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On Shifting Sand by Allison Pittman | Book Review

Remember last week when I reviewed the best book I've read in a long time?  Hold on to that thought as I dive into On Shifting Sand by Allison Pittman.

Taking place in the dust bowl in the 1930s, Nola Merrill has been married to Russ for approximately 12 years.  They got married after Nola found out she was pregnant with their oldest child.  She thought Russ, getting ready to go to college, was her way out of a crappy home life with her semi-abusive father.  However, Russ only moved her into the town proper (Featherling, Oklahoma), which is not the big switch that Nola had been wanting.

Russ's long lost friend, Jim, from before (I assume, because it's never mentioned by name) World War I, comes blowing into town with a  dust storm.  There is an immediate attraction between the two, and Nola feels as if she has sinned against her husband.  Eventually, Nola gives in to this attraction, having an affair with Jim.  Then, all hell breaks loose.  She tells her father to help send him away, she battles continuously with her conscience on whether she should tell her husband or not, and she battles the Oklahoma dust storms.  Which, she thinks is God's way of making her pay for her wrongdoing.

Eventually, Nola's father dies, and the family moves east where her brother is currently living.  It takes a dust storm in Washington, DC for her to decide that God has not fully forgiven her, and that she needs to tell Russ what happened.  Things are touchy between them for a while, but they work through it and grow in their relationship.

OKAY.  Now my thoughts.  Which are kind of all over the place.  So I'm going to do this a little differently than in the past reviews!

What I liked:
Learning about the dust bowl and the perils that face that particular part of the country leading up to and during the Great Depression.  I remember hearing the term in school, but I don't think we learn about it in any great detail.

It's an easy read- pages go by quickly, but at almost 400 pages, it's a little bit longer book.

The storyline and the outcome of the book is pretty on target for the time period, I feel.  I mean it was taboo at that time to have a child out of wedlock, thus the shotgun wedding to a soon-to-be-Preacher.  Nola technically owns a little hardware store with her brother- it's their names on the papers-  but with him being on the other side of the country, Russ is in charge.  Early on, the Nola remarks about her lipstick- the only bit of makeup Russ will allow here to wear.  No feminist rants here- I think this is all fairly accurate of the '30s.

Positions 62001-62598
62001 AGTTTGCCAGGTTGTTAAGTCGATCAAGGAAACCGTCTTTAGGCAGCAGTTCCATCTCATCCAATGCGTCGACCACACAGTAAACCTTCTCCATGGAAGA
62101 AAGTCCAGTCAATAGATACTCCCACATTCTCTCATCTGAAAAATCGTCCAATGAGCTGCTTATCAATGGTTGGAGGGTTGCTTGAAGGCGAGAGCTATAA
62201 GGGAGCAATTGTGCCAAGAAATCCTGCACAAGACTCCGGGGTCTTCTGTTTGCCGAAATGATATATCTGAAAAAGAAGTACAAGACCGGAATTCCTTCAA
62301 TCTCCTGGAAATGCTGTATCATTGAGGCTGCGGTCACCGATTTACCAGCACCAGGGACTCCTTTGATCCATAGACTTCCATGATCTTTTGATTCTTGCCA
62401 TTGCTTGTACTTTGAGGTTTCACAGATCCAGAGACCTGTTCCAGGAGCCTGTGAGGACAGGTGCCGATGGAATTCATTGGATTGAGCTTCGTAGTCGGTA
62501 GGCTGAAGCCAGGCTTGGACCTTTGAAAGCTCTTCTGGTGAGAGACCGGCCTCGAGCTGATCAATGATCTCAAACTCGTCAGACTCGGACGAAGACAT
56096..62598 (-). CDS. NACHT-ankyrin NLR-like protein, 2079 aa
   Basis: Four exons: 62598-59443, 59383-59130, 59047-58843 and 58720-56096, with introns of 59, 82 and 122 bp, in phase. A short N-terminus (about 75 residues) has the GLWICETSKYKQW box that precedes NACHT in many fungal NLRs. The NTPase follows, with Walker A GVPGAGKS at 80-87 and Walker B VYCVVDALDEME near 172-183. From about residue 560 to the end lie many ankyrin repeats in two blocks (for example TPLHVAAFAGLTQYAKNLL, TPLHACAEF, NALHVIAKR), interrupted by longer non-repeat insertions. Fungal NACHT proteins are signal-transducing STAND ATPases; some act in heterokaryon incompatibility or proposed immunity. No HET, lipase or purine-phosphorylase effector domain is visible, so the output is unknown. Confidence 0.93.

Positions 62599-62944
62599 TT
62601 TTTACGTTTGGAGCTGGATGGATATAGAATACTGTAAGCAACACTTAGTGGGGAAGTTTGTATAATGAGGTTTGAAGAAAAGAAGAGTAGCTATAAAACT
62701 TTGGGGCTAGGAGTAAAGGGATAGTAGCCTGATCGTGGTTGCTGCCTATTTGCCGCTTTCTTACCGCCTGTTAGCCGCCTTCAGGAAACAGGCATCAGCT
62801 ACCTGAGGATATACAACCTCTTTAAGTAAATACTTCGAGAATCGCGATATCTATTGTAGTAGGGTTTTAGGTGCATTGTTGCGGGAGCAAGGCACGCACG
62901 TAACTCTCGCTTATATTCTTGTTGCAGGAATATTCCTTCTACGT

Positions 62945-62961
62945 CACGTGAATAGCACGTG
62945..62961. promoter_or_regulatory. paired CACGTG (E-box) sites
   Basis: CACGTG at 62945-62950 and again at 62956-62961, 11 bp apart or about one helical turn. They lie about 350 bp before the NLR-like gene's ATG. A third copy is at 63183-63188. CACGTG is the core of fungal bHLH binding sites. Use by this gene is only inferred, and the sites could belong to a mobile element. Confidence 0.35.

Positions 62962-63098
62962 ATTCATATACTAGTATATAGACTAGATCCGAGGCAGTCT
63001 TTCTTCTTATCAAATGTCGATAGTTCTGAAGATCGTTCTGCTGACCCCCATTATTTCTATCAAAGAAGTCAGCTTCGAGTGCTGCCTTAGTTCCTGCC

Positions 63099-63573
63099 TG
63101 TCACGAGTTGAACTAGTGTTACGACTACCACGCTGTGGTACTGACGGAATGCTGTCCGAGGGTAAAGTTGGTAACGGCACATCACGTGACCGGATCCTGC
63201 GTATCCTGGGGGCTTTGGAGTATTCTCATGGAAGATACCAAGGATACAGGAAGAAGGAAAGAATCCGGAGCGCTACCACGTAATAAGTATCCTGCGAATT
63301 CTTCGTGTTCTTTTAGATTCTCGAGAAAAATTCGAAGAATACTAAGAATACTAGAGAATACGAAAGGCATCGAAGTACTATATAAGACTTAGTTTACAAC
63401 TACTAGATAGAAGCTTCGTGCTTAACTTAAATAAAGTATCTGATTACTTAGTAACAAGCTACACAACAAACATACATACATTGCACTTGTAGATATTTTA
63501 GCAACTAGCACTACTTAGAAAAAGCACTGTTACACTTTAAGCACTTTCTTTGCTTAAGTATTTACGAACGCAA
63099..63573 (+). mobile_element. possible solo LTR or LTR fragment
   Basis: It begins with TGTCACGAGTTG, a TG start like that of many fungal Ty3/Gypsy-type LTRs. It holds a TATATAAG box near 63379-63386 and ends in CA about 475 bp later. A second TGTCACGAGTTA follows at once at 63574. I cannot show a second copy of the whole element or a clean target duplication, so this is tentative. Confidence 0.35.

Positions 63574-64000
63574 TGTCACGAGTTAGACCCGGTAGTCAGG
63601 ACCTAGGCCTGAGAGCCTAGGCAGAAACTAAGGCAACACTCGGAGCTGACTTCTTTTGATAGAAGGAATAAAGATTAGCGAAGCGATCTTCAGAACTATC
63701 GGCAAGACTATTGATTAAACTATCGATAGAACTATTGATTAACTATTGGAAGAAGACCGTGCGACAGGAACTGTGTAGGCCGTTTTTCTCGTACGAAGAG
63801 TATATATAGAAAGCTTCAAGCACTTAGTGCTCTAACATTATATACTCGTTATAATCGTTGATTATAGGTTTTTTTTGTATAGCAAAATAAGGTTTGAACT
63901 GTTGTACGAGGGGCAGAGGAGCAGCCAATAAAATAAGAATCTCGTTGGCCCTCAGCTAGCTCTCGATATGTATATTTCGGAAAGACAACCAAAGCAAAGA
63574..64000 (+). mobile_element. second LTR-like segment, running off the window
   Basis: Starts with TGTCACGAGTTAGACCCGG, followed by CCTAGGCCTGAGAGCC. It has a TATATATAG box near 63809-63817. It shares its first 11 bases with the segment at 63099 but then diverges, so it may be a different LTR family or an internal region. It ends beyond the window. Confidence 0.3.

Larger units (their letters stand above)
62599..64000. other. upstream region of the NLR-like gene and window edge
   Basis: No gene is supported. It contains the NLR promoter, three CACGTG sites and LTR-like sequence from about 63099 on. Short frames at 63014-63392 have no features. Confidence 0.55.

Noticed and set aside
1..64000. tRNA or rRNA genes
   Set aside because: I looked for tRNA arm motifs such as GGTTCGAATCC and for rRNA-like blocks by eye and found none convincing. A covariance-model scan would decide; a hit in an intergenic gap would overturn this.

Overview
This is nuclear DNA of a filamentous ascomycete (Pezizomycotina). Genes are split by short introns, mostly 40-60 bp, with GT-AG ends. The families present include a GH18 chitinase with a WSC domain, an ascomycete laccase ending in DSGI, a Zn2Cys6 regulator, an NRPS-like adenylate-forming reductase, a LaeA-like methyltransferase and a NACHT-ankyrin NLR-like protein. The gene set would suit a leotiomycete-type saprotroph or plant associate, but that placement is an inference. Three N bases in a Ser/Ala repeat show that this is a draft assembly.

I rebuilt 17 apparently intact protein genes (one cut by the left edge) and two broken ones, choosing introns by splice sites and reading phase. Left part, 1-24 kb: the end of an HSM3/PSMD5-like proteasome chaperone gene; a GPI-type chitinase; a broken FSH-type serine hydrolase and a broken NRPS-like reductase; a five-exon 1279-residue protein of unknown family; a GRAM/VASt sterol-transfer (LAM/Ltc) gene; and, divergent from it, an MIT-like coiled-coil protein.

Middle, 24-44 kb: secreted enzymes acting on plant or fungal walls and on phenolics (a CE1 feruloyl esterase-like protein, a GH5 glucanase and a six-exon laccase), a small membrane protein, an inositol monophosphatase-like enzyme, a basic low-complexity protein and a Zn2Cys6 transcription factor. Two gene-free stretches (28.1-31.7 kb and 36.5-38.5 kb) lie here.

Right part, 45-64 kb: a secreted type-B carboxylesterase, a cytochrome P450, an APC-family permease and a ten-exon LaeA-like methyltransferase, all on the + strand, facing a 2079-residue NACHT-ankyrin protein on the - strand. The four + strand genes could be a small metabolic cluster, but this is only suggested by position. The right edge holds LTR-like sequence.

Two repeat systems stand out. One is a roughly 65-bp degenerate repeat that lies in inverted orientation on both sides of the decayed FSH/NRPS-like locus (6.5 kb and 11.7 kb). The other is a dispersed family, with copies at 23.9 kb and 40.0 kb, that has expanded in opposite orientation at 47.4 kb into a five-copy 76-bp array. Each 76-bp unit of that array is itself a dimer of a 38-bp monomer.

What I didn't like:
I mentioned above.  This is nearly a 400 page book.  It could be purged down to 300 pages or less in no time but cutting out all of Nola's "woe is me" nonsense.  It's there off and on for the entire book, but gets especially lengthy in the middle after she cheats on her husband.  Which is her own fault to begin with, and even more so since Jim didn't actively peruse her- more often than not she sought him out.  He actually told her that she needed to stay away from him, and he was planning on leaving town.

Nola never seems to be satisfied with her life.  She wants out of the dust bowl altogether, has/had dreams of going to college, and even states that it takes all her energy to not push her daughter away when she tries to hug her.  To me, she needs to suck it up and talk to her husband- who seems to only want to make her happy- about them moving away (which they eventually do.)  I feel like the whole affair aspect could have been avoided had she talked openly with him.

The book focuses hard on the sanctity of marriage, forgiveness, and working through your [marital] problems.  I agree with all of that.  However, it paints the main character as an evil, sinful woman, and it kind of came across to me as that's just how women are.  It takes a strong, faith-driven man to point her in the right direction.  It could be another way to paint the picture of life in the '30s, but that idea felt separate to me than just the time period.  If that makes sense.

Overall, On Shifting Sand  was a mediocre book.  After the first 20 pages or so of Nola going back and forth on if (and how) she should tell her husband she cheated on him [with his friend], I took to skimming the text until it picked back up with relevant information.  For me, the lifestyle of the time and area was more interesting than the main plot line.

This book was provided to me by the publisher, Tyndale Books, free of charge.  In exchange, I gave my open, honest opinion of the book in this review.


  1. It sounded like an interesting book until the whole woe is me and the part where you said she cheated on her husband with his friend. Sounds like some people I unfollowed on Facebook haha! It does make me want to look for a historical fiction book though. I might enjoy it.

  2. Yeah it definitely turned me off to it. I'm sure all of those things that were written were what the author portrays Nola as thinking. Which, I believe is legitimate thought for someone who feels badly for their actions. However, had this been a real life person saying all these things to me, I probably would have throat chopped them; I did not have to read every single guilty thought she had in her head, though.

    If you're looking for historical fiction to get into, I vote Anne of Green Gables :)


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